The S-400 Triumph surface to air missile system after deployment at a military base near Kaliningrad, Russia, March 11, 2019, photo by Vitaly Nevar/Reuters

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(The RAND Blog)

Russian S-400 Surface-to-Air Missile System: Is It Worth the Sticker Price?

The S-400 Triumph surface-to-air missile system after deployment at a military base near Kaliningrad, Russia, March 11, 2019

Photo by Vitaly Nevar/Reuters

by Peter A. Wilson and John V. Parachini

May 6, 2020

In October 2018, the India Ministry of Defense concluded a $5.5 billion deal to buy four regiments of the Russian S-400 surface-to-air missiles (SAM). Just over a year later, India made an advance payment of $850 million to expedite the deployment from Russia of the first regiment by September 2021. However, many countries do not fully appreciate that effective air defense requires a networked system and not just one missile system component. To get the true defensive value out of the S-400, there are additional components that add costs and complexities to the system.

To support U.S. government foreign assistance training for nations on how to comply with U.S. and U.N. sanctions, the RAND Corporation has examined open sources covering Russia arms sales around the world. One of the findings from the material contained in this database is that many countries with scarce national resources purchase weapons systems without fully appreciating the other equipment elements required to make the systems effective. Additionally, they do not adequately account for the full lifecycle costs of all the pieces of equipment needed; lifecycle costs typically exceed the original purchase costs in about seven years.

The Indian Armed Forces, like other national militaries seeking to boost their air defense capabilities, must sort through tremendous financial and technical challenges. India faces a diverse set of ballistic missile threats from its neighbors and no single system can solve this complex challenge. Even the S-400, a very high-performance high-altitude missile aerospace defense system (HIMADS), has important limitations.

At a basic level, the S-400's field of view for the search and fire control radar is limited to the horizon of the earth. Because of this common limitation, search radars are typically placed on tall masts to better see over the horizon. An even better solution is to position radars on specialized aircraft, airborne warning and control aircraft systems (AWACS), or on stationary tethered balloons known as “aerostats.” However, without over the horizon sensors, the S-400, and other powerful HIMADS system, are vulnerable to a low-altitude attack by cruise missiles, which, in large numbers, can overwhelm an air defense system.

To be effective against an array of missile threats, the S-400 regiments need to be tightly integrated with AWACS aircraft.

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To be effective against an array of missile threats, the S-400 regiments need to be tightly integrated with AWACS aircraft. Depending on the number of S-400's and the types of targets they are expected to defend, a military may need to expand the size of its AWACS fleet to provide nearly continuous coverage to the SAM sites. Yet, the cost of fuel and maintenance make it expensive to operate a sizable fleet of AWACS aircraft.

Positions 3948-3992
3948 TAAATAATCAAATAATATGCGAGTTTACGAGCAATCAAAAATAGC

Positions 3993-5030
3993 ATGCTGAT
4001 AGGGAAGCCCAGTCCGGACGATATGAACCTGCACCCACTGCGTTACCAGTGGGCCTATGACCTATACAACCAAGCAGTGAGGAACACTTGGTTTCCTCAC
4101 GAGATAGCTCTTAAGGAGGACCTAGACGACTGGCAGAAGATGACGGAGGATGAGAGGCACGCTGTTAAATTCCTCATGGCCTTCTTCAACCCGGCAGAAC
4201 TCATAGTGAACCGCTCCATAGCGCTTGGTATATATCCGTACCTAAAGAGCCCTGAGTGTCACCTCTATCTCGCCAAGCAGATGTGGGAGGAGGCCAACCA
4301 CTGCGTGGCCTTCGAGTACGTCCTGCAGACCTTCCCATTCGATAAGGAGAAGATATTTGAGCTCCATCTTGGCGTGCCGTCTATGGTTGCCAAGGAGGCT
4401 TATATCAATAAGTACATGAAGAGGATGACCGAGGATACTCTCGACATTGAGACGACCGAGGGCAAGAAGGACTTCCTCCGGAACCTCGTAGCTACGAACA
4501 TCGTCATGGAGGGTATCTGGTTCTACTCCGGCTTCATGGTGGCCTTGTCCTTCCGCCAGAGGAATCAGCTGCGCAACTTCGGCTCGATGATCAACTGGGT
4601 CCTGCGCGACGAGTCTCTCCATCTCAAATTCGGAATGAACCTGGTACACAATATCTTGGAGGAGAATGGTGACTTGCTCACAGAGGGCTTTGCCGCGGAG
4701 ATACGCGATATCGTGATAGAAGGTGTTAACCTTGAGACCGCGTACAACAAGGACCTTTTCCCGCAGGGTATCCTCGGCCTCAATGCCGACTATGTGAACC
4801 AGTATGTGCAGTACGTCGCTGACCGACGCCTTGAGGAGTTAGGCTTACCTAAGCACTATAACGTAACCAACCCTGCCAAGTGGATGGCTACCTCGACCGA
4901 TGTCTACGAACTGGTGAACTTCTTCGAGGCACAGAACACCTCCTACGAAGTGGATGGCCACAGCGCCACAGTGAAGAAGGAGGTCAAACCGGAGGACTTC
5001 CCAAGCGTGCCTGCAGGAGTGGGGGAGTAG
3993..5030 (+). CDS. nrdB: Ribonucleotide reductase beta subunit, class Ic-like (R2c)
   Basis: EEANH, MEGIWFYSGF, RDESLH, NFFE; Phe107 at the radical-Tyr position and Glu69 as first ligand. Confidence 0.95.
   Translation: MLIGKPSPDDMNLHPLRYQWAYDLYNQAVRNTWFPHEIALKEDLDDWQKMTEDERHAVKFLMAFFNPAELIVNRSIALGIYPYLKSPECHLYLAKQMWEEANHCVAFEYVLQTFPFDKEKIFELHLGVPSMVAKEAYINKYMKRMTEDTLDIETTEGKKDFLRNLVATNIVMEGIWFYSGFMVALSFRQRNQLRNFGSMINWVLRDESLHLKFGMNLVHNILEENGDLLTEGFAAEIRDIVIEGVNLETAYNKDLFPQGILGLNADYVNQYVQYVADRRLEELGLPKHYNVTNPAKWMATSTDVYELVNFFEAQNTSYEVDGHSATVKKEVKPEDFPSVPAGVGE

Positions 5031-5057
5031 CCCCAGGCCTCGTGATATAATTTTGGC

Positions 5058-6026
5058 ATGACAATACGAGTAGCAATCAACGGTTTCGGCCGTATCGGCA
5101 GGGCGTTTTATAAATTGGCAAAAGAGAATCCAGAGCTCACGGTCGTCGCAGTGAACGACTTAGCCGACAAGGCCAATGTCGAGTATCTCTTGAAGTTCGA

Missile tracking information acquired by the AWACS will have to be directed to air defense aircraft launched on alert and/or short-range air defense systems deployed in defense of the high value HIMADS. All this networking is complicated, susceptible to error, and extremely expensive.

The total systems cost of deploying an effective integrated aerospace defense is likely to be many times the procurement and maintenance costs of the S-400 system. Any country with these systems could be vulnerable to a massive operational failure like that experienced by the Saudi armed forces when a cruise missile attack was reportedly launched directly by the Islamic Republic of Iran or its Houthi allies in Yemen on two key Saudi Arab Oil Company production sites.

Furthermore, the low-altitude cruise missile threat is not the only threat. The drone attacks on the Saudi oil facilities and the ballistic missile attack on an American airfield located in Iraq in retaliation for the Trump Administration decision to assassinate General Qasem Soleimani are just a couple of examples of the inherent difficulties in effective air defense. In both cases, air defenses were defeated at a fraction of the cost of complex air defense systems that are difficult to operate effectively. The Iranian accidental downing of the Ukrainian airliner is another example of how difficult it is to operate air defense systems and not make tragic mistakes.

But the capability of an individual system is not the central point. The real issue is that the civilian and military leadership face investment choices that go beyond the decision to buy the S-400. To be effective, the S-400 needs to be deployed within a larger integrated air and missile defense system and requires a very skilled military workforce to operate. Otherwise, it will prove to be a costly and expensive military extravagance. The full costs and complexity of these systems warrant a systematic analysis of the full range of military, diplomatic and financial trade-offs. In light of the tough budget trade-offs countries will face post-pandemic, national leaderships owe their citizenry a thorough assessment.


Peter Wilson is an adjunct international defense researcher and John Parachini is a senior international defense researcher at the nonprofit, nonpartisan RAND Corporation.

Commentary gives RAND researchers a platform to convey insights based on their professional expertise and often on their peer-reviewed research and analysis.